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Le Père Fouettard (French for The whipping
Father) is a character who accompanies St. Nicholas in his
rounds during St. Nicholas' Day (6 December) dispensing lumps of
coal and/or floggings to the naughty children while St. Nick gives
gifts to the well behaved. He is
known mainly in the Eastern regions of France, although similar
characters exist all over Europe (see Companions of Saint
Nicholas). This "Whipping Father" was said to bring a stick
with him to spank all of the naughty kids who misbehaved.
The most popular story about the origin of Le Père Fouettard was
first told in the year 1150. An Inn Keeper (or in other versions a
butcher) captures three boys who appear to be wealthy and on their
way to enroll in a religious boarding school. Along with his wife,
he kills the children in order to rob them. One gruesome version
tells that they drug the children, slit their throats, cut them
into pieces, and stew them in a barrel. St. Nicholas discovers the
crime and resurrects the children. After this, Le Père Fouettard
repents and becomes St. Nick's partner. A slightly altered version
of this story claims that St. Nicholas forced Le Père Fouettard to
become his accomplice as a punishment for his crimes.
Another story states that during the siege of Metz (a city in Eastern France) in 1552, an effigy
of king Charles Quint was burned and dragged
through the city. Meanwhile, an association of tanners (people who
tanned hides for a living) created a grotesque character (also a
tanner) armed with a whip and bound in chains that punished
children. After Metz was liberated, the charred effigy of Charles
Quint and the character created by the tanners somehow assimilated
into what is now known as Le Père Fouettard. Events surrounding the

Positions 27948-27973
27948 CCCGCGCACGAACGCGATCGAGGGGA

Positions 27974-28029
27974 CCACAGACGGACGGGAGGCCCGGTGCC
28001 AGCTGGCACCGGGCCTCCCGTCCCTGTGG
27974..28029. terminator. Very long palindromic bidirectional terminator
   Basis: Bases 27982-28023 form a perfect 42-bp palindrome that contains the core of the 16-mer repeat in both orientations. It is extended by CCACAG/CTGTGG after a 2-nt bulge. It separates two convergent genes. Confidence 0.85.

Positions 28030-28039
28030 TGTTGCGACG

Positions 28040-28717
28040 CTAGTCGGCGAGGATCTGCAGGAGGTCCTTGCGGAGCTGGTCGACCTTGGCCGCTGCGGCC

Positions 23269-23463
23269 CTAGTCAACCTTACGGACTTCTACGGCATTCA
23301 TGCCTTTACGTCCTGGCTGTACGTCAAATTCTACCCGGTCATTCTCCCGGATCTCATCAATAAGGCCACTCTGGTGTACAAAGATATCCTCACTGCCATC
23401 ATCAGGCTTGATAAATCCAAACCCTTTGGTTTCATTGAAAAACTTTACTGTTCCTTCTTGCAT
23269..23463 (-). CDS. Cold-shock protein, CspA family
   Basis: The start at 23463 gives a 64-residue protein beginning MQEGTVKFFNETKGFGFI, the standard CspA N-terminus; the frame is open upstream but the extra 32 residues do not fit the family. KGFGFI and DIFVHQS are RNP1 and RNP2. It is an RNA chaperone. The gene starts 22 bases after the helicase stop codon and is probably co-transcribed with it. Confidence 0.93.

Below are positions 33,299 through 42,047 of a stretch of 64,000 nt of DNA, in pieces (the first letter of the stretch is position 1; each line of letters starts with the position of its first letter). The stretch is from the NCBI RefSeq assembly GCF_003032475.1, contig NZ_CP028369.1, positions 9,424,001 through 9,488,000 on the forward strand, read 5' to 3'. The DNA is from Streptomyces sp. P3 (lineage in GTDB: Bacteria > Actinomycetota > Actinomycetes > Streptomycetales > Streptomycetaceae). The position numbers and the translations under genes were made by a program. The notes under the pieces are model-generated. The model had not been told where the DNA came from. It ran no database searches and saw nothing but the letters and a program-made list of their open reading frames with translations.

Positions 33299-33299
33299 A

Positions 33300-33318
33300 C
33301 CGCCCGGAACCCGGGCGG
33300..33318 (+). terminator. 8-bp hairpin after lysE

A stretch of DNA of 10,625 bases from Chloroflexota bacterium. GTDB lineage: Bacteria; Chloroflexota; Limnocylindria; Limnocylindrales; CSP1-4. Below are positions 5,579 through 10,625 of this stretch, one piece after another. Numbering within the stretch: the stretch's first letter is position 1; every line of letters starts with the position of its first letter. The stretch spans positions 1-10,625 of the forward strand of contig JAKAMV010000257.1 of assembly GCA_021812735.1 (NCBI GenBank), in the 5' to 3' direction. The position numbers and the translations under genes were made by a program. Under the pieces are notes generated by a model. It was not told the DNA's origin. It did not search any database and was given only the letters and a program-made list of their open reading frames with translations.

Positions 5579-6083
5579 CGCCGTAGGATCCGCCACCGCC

city's liberation and the burning of the effigy coincided with the
passage of St. Nicholas, hence Le Père Fouettard became his "bad
In the 1930s, Le Père Fouettard appeared in the United States
under the translated name Father Flog or Spanky. Although almost
identical to the original French personification, Father Flog had
nothing to do with Christmas and also had a female accomplice named
Mother Flog. The two doled out specific punishments for specific
childhood crimes (i.e. cutting out the tongue for lying).
Le Père Fouettard is similar if not identical to numerous
characters that perform the same function. Knecht
Ruprecht, a tradition of the Germanic People, is probably the
best known of these characters. In the Alsace region, Le Père Fouettard is known as
Hans Trapp. In Switzerland, Schmutzli is nearly identical. Hans
Muff, Pelzebock, Drapp or Buzeberg are also used in various parts
of Bavaria. In the
Netherlands and Flanders they have Zwarte Piet, although he isn't as scary to
Similar traditions in the Alpine regions have characters that
are more bestial and range from a goat to an actual demon or devil.
The most popular of these characters is Krampus, other similar/identical characters
include Klaubauf, Bartel, Bellzebub, and Čert (Devil).
In some traditions, the bringer of gifts and the bringer of
punishment are fused into one. Rumpelklas, Pelzebock, Pelznickel,
Belzeniggl, and Belsnickel are examples of this
In Alsace, Le Père
Fouettard is synonymous with the bogeyman.
The most common depiction of Le Père Fouettard would be of a man
with a sinister face dressed in dark robes with scraggly unkempt
hair and a long beard. He is armed with either a whip, a large
stick, or with bundles of switches. Some incarnations of the
character have him wearing a wicker back pack in which children can
be placed and carried away. Sometimes he merely carries a large
bundle of sticks on his back (some speculate that the photograph on
the cover of Led Zeppelin IV is Le Père
Fouettard). Often, his face is darkened to varying degrees. Some
say it is because of his being born of a burned effigy, others say
that it is from the soot in the chimneys that he goes down with St.
Nicholas. In other representations, Le Père Fouettard is identical
to the Dutch character Zwarte Piet (Black Peter). Further
renderings of the character show him as being nearly identical to
Saint Nicholas or Santa Claus, but wearing a black suit instead of
a red one.
Sinterklaas and Zwarte Piet
Le Père Fouettard in Pop
Dutronc mentions Le Père Fouettard in his song "La Fille du
Père Noël" ("Father Christmas's daughter").
- Another French pop star, Alain DeLorme mentioned him in the
song "Venez Venez St. Nicolas"
- There is a restaurant named Le Père Fouettard at 9 Rue Pierre
Lescot, in Paris which features "Classic Parisian Fare".
Schumann composed a piano piece in 1848 most commonly known as
Knecht Ruprecht (a similar character, see Companions of Saint
Nicholas), but in some cases the piece is called Le Père